Mother Maureen in Niall Kane's thoughts after Kilcoo Ulster title triumph
AMID all the hugs, fist pumps and pats on the back that followed Kilcoo’s Ulster title triumph on Sunday, there was only one person in Niall Kane’s thoughts as he soaked in the scenes of celebration at the Athletic Grounds.
The experienced Kane watched from the wings when the Magpies finally made their provincial breakthrough in 2019, but it wasn’t that game – or the hurt at missing out - that shot to mind.
Instead he went back to 2016 and defeat to a Mickey Moran-managed Slaughtneil. Alongside his team-mates, Kane stood solemnly as the Emmet’s hoisted aloft the prize Kilcoo coveted most – the Seamus MacFerran Cup.
But that pain was only superficial in the grand scheme of things.
“This is sweet,” he said, standing in the middle of the field as darkness descended on Armagh.
“I was actually thinking about it yesterday, the last time I played in an Ulster final, my mother Maureen passed away four days after it… it was tough, getting beat by Slaughtneil and then losing your mother so soon after.
“I promised her we’d win an All-Ireland. Any time she got to see me play, I was happy. And I always wanted to get back and feature in an Ulster final, for her really. Look, if we go on and bigger things happen, I’m sure she’s happy.
“For myself, I’m just delighted to be back.”
And Kane’s personal journey back to the big stage is a testament to his own determination to keep the dream alive. For the most incredible campaign in the club’s history, he lost the number one jersey to Martin McCourt.
An emerging talent, Kane had actually been McCourt’s biggest advocate when chatting to Moran and his assistant, Conleith Gilligan, earlier in 2019.
“It was probably the worst thing I ever did,” he joked in an interview last year.
The youngster backed up the hype with a string of superb performances as Kilcoo conquered Ulster before going on to the All-Ireland final, only losing out to reigning champions Corofin after extra-time.
“It was tough,” he said, “everybody trains hard, everybody wants a jersey, unfortunately sometimes in life it’s not all rainbows and sunshine. You just have to keep the head down and keep at it, keep everybody honest.”
Kane won his place back but, with no Ulster to aim for as a result of the pandemic, 2020 finished in frustrating fashion – and then came the injury that left him wondering whether he would ever pull on the jersey again.
An operation was required to repair his meniscus, the latest in a string of knee issues since breaking into the senior team over a decade ago. At 29, there is only so much the body can take.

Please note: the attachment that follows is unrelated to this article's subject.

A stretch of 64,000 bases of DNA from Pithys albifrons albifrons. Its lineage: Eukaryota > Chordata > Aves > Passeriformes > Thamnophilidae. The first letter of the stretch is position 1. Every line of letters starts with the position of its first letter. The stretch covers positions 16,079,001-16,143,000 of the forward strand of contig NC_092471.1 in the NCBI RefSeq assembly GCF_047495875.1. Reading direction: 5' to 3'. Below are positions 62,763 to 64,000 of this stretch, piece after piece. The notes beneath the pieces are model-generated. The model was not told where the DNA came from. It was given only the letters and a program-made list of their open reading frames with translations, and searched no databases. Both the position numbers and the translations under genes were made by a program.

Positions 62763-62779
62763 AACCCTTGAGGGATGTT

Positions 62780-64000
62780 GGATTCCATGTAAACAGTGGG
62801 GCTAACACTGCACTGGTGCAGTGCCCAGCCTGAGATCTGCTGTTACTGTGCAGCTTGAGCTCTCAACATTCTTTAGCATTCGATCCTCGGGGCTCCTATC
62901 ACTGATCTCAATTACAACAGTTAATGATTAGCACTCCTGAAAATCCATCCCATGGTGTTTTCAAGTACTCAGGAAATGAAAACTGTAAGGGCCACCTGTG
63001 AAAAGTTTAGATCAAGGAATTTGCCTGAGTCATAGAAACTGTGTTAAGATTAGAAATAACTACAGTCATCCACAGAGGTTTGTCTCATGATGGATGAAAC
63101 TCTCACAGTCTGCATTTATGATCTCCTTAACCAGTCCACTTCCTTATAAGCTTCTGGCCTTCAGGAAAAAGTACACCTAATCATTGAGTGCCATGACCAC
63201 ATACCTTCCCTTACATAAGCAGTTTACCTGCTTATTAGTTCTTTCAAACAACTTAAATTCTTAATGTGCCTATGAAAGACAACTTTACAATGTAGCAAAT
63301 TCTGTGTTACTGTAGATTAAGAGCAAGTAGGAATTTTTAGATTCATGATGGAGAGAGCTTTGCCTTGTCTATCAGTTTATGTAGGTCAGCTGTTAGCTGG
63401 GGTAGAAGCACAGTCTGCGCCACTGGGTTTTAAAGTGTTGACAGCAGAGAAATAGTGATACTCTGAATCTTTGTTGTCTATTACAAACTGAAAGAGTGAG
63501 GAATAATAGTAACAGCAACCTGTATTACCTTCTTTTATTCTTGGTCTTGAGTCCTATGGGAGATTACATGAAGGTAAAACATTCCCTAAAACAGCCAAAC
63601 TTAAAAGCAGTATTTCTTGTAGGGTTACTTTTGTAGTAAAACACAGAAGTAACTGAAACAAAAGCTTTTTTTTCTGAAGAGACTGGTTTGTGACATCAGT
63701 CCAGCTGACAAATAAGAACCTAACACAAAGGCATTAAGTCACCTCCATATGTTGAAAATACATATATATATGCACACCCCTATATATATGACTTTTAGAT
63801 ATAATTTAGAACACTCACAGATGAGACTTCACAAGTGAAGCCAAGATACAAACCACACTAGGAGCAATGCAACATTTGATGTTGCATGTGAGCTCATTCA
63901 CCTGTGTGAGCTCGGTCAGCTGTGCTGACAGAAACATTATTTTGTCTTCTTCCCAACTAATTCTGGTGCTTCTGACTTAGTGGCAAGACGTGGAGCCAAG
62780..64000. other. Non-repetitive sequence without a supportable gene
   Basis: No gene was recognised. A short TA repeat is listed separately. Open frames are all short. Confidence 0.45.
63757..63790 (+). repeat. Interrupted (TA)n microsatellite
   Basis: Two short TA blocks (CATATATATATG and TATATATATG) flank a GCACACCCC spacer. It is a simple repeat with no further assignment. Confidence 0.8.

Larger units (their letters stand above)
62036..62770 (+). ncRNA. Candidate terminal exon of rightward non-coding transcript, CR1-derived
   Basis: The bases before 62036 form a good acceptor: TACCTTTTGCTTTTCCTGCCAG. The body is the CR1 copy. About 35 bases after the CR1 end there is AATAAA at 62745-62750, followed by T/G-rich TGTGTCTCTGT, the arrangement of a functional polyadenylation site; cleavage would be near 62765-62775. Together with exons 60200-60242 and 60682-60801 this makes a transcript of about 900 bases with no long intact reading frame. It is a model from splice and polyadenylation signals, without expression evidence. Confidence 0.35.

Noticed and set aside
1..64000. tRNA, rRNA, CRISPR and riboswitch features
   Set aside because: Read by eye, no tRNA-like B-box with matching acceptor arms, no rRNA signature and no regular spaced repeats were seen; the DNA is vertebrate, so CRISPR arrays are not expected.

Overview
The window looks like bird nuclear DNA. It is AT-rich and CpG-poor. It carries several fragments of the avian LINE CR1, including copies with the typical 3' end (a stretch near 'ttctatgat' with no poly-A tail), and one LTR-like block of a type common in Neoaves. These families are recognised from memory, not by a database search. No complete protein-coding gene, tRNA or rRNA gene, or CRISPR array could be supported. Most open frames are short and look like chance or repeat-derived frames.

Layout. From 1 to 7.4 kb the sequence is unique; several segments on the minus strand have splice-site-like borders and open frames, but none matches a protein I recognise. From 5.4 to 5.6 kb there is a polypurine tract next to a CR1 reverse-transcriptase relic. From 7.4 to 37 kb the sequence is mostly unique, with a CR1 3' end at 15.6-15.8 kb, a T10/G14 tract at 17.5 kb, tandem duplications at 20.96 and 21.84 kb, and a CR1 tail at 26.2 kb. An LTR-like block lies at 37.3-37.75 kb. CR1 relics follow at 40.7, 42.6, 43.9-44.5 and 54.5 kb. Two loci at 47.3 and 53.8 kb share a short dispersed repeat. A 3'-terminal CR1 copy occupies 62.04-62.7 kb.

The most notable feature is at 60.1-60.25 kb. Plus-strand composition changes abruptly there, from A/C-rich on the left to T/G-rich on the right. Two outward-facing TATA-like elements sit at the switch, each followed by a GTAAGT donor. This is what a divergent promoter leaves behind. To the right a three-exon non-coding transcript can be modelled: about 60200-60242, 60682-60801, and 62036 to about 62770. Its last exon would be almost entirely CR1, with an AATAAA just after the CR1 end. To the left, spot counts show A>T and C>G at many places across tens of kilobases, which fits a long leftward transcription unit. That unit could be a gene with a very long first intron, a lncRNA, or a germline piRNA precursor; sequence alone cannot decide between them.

But back he came and, having seen good friend Darragh O’Hanlon forced into retirement after an injury-hit three years, Kane knows just how lucky he is to be in the thick of it on days like these.
“That injury… I did question myself a lot. I did think ‘f**k, is this really worth it?’
“But I did everything in my power to get back. Over Christmas, me and the wife were talking, I think I had four nights out in the space of a year because I was so determined to get back playing.
“I just kept the head down and worked hard. Thankfully the boys picked me and I’m here today.”
Kane and the Kilcoo full-back line had to withstand a second half aerial bombardment on Sunday as Derrygonnelly tried to work their way back into what was fast becoming a lost cause.
Alongside full-back Ryan McEvoy, they managed to repel everything that came their way and hold the Harps at bay.
“Look, I don’t mind getting an oul bat in the face, and me and Ryan have a great understanding - we work very well together.
“It’s sort of a love-hate relationship, the both of us are f-ing each other off four or five times a game, but it’s keeping the both of us on our toes. I love the big hoor, he keeps me honest.”
After successfully defending their Ulster title, Kilcoo are red hot favourites to not only overcome Cork and Munster champions St Finbarr’s on January 29, but to go one step further than 2020 by claiming the All-Ireland crown.
And Kane doesn’t try and disguise the fact sights are firmly set on the Andy Merrigan Cup.
“Look, you get people in interviews and they try to paper the whole thing up – at the start of the year, our goal was to get back to an All-Ireland final, and that’s still our aim. That’s the goal.
“We’ll go out against St Finbarr’s and do everything in our power to get to an All-Ireland final. I’m not one of these boys to bullshit you and say ‘ah, y’know, big task ahead…’ - f**k that.
“Our goal is an All-Ireland final and an All-Ireland title.”